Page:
It’s that time of year when most of us are resting, reflecting and resolving to start (or stop) doing things in the coming months. My recent reflecting lead me back to Paulo Bilkstein’s research paper, Travels in Troy with Freire, which captures some of the key education theories and thinkers behind the current maker movement in education. In thinking about designing effective learning environments, there are so many factors to consider, however I agree with Freire’s thinking that the trick is to balance the rigor with the fun. He captures this perfectly, stating that “it is important the child realize, from the beginning, that studying is difficult and demanding, but is pleasant from the beginning.”
The biggest potential technology offers is to serve as an ‘agent of emancipation’ as Bilkstein puts it, empowering learners to see themselves as creators and not just consumers. If we praise the current edtech movement for simply shifting students from boring offline lectures & exercises to slightly less boring online lectures & exercises, what is so pleasant about that?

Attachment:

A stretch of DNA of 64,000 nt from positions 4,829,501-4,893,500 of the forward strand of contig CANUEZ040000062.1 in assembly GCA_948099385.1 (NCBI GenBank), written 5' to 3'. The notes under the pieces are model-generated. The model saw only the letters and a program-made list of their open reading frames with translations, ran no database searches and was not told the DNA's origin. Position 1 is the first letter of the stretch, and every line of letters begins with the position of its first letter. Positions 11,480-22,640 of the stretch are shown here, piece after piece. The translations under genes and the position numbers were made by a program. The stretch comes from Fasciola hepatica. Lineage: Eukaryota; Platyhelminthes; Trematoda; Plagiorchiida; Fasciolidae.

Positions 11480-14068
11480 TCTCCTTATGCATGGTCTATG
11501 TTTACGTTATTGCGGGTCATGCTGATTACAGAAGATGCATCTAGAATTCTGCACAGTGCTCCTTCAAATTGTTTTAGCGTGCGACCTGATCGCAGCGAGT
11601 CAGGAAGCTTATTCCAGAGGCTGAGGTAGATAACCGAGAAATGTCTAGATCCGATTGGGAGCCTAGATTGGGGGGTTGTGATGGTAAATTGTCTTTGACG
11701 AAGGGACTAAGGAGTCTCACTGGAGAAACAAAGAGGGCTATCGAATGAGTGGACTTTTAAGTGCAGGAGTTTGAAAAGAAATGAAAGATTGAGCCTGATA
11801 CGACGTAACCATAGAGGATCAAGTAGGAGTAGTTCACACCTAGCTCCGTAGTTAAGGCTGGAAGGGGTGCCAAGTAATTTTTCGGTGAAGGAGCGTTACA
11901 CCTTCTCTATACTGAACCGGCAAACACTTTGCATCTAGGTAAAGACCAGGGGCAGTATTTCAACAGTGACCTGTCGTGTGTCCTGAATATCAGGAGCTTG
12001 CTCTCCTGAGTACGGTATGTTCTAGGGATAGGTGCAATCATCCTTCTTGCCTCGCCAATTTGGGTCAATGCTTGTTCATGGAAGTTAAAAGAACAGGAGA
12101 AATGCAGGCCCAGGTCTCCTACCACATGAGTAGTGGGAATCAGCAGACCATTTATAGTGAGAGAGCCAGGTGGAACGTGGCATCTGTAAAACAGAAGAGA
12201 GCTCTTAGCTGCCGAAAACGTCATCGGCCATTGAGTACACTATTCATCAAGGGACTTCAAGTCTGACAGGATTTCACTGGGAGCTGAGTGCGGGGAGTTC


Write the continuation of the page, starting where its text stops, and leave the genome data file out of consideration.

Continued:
I speak with many edtech entrepreneurs and while I don’t expect everyone working in this space to be an expert on education theory, I think this paper offers valuable insights for anyone exploring the intersection of education and technology. I hope some of you will find it useful and even more hopeful that 2014 will offer some pleasant education innovations. Happy New Year!